If you can avoid it, don’t try matching paint colors!

My White Kitchen Disaster

Ugh.  Thinking about this nightmare pains me.  I made not one, but two expensive and awful mistakes in house number five.  While the final result was just beautiful, it took a lot of misery and money to make it right.  This is why we recommend really doing your homework or hiring a designer, or both.  One hard lesson I learned that I had not encountered before is don’t try matching paint colors.  I’ll say it again.  

If you can avoid it, don’t try matching paint colors!  

Sometimes you have to try to match paint colors for one reason or another, but that is another post for another day.  I had a local cabinet company supply my custom cabinets.  Yes, they were custom-made, BUT their color options were not custom.  We essentially had three white choices.  That should have been the first red flag.  It  gets worse.  I chose the whitest of the whites for the cabinets, and then took the sample the cabinet company sent and had paint matched to it for the trim (see the next section for details on why to match your cabinets and trim).  Needless to say the whites did NOT match.  Not even close.  Once the cabinets and white trim were installed, I could immediately see that my “white” cabinets were actually…PINK.  My heart sank and I felt physically sick because I didn’t know what to do.  To make matters worse, the trim paint wasn’t even close, nor was it the fresh white I had envisioned.  

Long story short, I ended up finding a company that specialized in custom woodworking, cabinetry, and finishes, and I had my cabinets repainted on-site for a cool 10K.  Yes, you read that right.  Ten thousand dollars.  I might as well have just flushed it right down the toilet.  The cabinets were not just hand painted.  They were sprayed with a catalyzed varnish, which makes matching whites even more difficult because the finish is much smoother and is different from regular latex paint.  My house looked like a hazmat zone with all the tents and equipment set up.  The second horrible mistake I made, which I discussed in a previous post entitled “Can You Live With Marble Countertops” , was choosing real marble.  I absolutely should have chosen quartz in the first place.  In addition to having my cabinets refinished, I also had my countertops replaced at the same time.  The end result was nothing less than gorgeous, but what a hard and expensive lesson I learned!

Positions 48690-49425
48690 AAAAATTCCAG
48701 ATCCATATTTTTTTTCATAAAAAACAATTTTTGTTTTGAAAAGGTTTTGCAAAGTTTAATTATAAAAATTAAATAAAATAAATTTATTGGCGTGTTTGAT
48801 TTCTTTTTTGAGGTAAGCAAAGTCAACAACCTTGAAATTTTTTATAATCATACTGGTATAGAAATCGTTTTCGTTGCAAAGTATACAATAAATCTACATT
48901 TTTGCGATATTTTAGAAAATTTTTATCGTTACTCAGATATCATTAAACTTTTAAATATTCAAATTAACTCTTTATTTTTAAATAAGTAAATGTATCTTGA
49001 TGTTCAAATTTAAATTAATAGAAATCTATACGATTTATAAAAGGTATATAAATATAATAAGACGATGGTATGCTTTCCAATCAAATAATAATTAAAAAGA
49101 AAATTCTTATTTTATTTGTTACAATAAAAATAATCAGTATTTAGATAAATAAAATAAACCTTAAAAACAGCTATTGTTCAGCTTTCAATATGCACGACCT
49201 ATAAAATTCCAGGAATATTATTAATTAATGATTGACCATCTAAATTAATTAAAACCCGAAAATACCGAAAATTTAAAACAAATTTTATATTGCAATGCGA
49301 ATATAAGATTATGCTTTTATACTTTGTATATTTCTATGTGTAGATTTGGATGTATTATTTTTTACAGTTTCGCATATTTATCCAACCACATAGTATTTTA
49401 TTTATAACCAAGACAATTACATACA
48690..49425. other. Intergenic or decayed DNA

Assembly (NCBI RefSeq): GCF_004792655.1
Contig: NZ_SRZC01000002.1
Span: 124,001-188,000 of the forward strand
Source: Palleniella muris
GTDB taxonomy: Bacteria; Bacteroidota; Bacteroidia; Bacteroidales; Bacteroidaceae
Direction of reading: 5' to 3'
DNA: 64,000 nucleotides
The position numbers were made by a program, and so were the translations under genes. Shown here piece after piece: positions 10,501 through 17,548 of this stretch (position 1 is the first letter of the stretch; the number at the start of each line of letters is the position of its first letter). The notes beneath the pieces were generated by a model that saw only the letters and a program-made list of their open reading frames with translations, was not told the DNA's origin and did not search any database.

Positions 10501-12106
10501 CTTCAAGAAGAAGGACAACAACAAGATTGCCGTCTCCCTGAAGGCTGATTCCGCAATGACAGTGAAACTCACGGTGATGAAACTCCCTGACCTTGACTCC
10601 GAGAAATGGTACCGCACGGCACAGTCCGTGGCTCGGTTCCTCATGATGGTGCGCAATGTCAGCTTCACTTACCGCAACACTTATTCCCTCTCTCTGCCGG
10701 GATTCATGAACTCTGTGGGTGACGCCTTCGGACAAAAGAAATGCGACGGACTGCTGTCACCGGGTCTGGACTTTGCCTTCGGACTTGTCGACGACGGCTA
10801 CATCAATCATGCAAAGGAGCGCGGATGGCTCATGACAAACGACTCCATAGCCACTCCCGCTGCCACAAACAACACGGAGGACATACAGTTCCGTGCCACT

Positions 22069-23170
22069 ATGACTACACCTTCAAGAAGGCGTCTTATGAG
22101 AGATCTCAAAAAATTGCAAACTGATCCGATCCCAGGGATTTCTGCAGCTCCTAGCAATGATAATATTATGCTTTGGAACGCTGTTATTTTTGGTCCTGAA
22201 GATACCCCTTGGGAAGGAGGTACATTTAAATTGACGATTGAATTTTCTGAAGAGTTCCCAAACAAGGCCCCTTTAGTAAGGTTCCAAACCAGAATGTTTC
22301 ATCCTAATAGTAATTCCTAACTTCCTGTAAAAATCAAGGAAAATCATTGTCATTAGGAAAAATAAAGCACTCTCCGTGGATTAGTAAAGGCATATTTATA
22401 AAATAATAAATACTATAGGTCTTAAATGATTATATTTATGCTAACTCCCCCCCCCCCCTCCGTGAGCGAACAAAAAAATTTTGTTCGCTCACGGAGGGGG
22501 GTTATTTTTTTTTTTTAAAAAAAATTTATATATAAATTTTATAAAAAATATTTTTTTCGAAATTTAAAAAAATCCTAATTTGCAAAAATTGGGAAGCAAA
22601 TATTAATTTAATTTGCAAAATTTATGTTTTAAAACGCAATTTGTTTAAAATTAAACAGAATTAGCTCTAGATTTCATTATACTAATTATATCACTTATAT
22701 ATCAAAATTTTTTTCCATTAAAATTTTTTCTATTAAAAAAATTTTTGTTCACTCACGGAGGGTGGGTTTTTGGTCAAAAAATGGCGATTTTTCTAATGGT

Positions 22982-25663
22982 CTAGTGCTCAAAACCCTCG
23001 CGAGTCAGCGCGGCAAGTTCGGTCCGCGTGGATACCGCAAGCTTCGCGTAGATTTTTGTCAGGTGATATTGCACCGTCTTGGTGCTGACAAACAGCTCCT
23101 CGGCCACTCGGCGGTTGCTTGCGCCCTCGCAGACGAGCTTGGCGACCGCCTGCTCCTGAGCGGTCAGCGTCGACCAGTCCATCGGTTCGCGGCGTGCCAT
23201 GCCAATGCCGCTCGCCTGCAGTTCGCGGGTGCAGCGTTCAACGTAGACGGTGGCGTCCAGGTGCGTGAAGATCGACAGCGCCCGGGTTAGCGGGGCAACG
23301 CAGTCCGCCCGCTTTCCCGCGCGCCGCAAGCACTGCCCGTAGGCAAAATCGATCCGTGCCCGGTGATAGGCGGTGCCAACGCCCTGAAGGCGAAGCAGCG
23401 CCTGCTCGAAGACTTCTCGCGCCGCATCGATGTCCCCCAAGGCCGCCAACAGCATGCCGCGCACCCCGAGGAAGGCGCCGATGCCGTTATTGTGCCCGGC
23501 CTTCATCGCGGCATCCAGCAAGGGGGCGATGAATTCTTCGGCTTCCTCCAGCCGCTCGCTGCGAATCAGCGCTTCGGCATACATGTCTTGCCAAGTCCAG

Why Should You Try to Match Your Trim to Your Cabinets

Why Should You Try to Match Your Trim to Your Cabinets?

If you have white or cream colored cabinets, your trim absolutely must match your cabinets or it will look off.  Trust me on this one!  If you’re having your cabinets sprayed rather than hand-painted with latex paint, a good rule of thumb is to have your cabinet maker or painter make you a sample that is a little lighter than cabinets.  As I just mentioned, the finish will be different so it may not be exact, but it is definitely possible to get the paint colors very close.  The reason I advise you to go a little lighter on the cabinet is because the overall effect will be one that blends due to the changing light at different times of the day.  Make sure you check your samples in natural daylight and from a variety of angles.  Check at different times during the day as well.  

Is a White Kitchen for You?

White is not as difficult to live with as most people imagine, provided you clean up after cooking or eating.  Catalyzed varnish is a hard finish that wipes easily.  Be aware, however, that it is not as easy to touch up as regular latex paint, but it wears well.

Chosing a color for your kitchen island is a great way to add a pop of color

Adding Color to Your Kitchen with Your Island

Assuming you selected a white, off-white, cream, or very pale natural wood, a terrific place to add a pop of color is on your kitchen island.  Our cabinets here at HartLand are all catalyzed varnish which was matched to Chantilly Lace (perfectly, I may add, by following the go-a-little-lighter-than-your-trim rule).  We used Benjamin Moore Palladian Blue (HC-144), which is a pale blue with a touch of green and a hint of gray for softness.  Take a cue from the colors in adjacent rooms if you’re not sure what color to choose for your island.  If your whites are true white, choose a fresh color.  You can go soft or bright depending on your palette and style.  You may also wish to consider a natural light wood finish for your island.

What are Your Favorite Kitchen Cabinet Colors?  

Do you prefer a natural wood finish or a painted finish?  Do you like soft airy colors, brights, or dark colors?  Do you agree that a white kitchen is the most timeless option of all?  We would love to hear what you think.

Until next time…

From the HartLand with Love,

Monica, Brittany & Cheyenne